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Tuesday, June 28, 2022

Valentine’s day romance scams: Here’s how to stay safe

This Valentine's day, Tinder has listed ways to quickly spot a romance scammer.

By: Tech Desk | Pune |
Updated: February 14, 2022 4:23:46 pm
WPI inflation eases to 10.66 pc in Sep on lower food pricesRomance scammers prey on individuals who are already making themselves vulnerable in looking for love and can be hard to spot. (Photo:Getty/Thinkstock)

If you’re looking for love on dating apps, chances are your profile may get noticed by  ‘romance scammers’ who don’t want to steal your heart but your bank account balance. For the uninitiated, a romance scam typically involves creating fake accounts and convincing a potential victim to send funds under the pretext of getting romantic.

According to Tinder, these criminals are professionals – because they appear authentic, engaging and affectionate – they may even have a real Instagram account. This Valentine’s day, Tinder has listed ways to quickly spot a romance scammer.

#Communicate directly: If they ask you to switch from dating app to another app or ask for your phone number directly, chances are you are being duped by a scammer.

#Too good to be true: Over-the-top displays of affection or attention – or “lovebombing” – is a red flag. A scammer wants to establish a relationship as quickly as possible, so be wary of anyone who says your introduction was “fate,” makes grand promises and even proposes marriage very quickly.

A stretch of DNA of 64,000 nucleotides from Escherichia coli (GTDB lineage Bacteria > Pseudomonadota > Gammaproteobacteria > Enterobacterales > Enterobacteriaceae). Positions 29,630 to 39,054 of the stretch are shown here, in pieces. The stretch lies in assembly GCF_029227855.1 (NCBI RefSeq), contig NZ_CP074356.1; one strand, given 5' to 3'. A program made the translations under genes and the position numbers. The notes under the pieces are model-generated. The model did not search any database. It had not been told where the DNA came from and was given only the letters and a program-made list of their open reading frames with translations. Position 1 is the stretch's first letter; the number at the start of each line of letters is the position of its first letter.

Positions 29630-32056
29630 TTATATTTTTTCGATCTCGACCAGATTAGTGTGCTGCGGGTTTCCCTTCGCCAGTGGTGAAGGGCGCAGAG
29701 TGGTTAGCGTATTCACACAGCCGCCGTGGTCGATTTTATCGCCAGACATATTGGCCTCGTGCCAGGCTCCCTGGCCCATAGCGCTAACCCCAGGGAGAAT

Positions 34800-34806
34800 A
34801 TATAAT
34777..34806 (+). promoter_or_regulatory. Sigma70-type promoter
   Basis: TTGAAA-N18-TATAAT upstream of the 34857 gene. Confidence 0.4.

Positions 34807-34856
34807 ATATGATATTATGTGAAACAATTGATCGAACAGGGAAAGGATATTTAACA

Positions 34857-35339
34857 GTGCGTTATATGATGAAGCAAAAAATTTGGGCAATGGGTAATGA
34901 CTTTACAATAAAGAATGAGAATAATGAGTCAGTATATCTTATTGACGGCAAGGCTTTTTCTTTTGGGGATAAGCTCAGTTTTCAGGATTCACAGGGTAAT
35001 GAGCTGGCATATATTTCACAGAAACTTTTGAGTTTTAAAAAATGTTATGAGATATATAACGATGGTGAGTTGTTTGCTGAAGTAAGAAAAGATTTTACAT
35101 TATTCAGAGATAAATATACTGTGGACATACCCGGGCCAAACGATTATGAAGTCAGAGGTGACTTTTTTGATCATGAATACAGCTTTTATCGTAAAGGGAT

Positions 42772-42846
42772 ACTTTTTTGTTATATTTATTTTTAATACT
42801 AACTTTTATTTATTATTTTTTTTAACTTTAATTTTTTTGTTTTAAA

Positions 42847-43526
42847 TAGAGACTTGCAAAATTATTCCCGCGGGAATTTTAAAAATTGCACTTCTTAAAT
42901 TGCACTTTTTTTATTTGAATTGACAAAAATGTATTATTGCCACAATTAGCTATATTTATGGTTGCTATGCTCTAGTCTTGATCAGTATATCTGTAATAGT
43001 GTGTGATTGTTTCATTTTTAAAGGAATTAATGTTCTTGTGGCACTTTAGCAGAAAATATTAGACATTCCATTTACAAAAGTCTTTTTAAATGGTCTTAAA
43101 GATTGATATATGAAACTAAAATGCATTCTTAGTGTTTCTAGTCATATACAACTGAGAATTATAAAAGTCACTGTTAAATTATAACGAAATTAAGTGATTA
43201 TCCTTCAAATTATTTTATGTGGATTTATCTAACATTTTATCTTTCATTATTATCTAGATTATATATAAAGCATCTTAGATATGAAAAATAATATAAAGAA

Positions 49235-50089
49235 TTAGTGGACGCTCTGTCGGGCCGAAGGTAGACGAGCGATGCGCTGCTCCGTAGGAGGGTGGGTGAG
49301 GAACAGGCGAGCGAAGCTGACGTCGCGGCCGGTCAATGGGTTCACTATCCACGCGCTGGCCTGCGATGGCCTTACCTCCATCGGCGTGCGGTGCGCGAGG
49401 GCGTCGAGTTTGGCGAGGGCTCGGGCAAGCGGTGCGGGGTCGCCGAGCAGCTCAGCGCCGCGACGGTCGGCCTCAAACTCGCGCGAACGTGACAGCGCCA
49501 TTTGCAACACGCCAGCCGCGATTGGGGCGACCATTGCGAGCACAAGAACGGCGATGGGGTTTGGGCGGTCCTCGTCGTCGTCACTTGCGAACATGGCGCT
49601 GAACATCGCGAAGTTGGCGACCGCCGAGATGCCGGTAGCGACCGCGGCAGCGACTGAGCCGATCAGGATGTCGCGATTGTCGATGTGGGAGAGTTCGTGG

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#Avoid meetings: Scammers will often make plans and cancel at the last minute due to unforeseen, often serious circumstances. Some of the excuses include a medical or family emergency, or something keeping them overseas – often become the reason they ask for financial support.

#Personal information: Scammers will ask you to share your passport, driver’s license or any other information that is otherwise considered to be private.

#Emphasizing challenges: Figuring out who prefers to pay the bill at dinner is one thing, but being pulled into someone’s personal financial woes or needs is another. If this happens, particularly early in conversation, it may be a sign of deeper deception.

How to be safe

#Believe your intuition: Your intuition is your greatest wingman. Always use your best judgment, and if something doesn’t feel right, block and report.

#Run a reverse image search: Scammers rarely use their own photos, so consider running a reverse image search to see if their profile photo is used elsewhere on the internet.

#Ask questions: Much like you would in getting to know a potential match, get to know people on a personal level by asking all of the questions. Look out for inconsistent facts and stories, or vague answers to very specific questions.

#Make your social media private: Scammers can use details shared on social media and dating sites to better understand and target you. Avoid sharing personal details about family and friends, your home or work address or your daily routine

#Do not send money to a stranger: Cyber Cell Delhi advises to never send money to someone you meet online, including providing credit card numbers, bank account information, wire transfers, your social identifying number or any other personally identifiable information.

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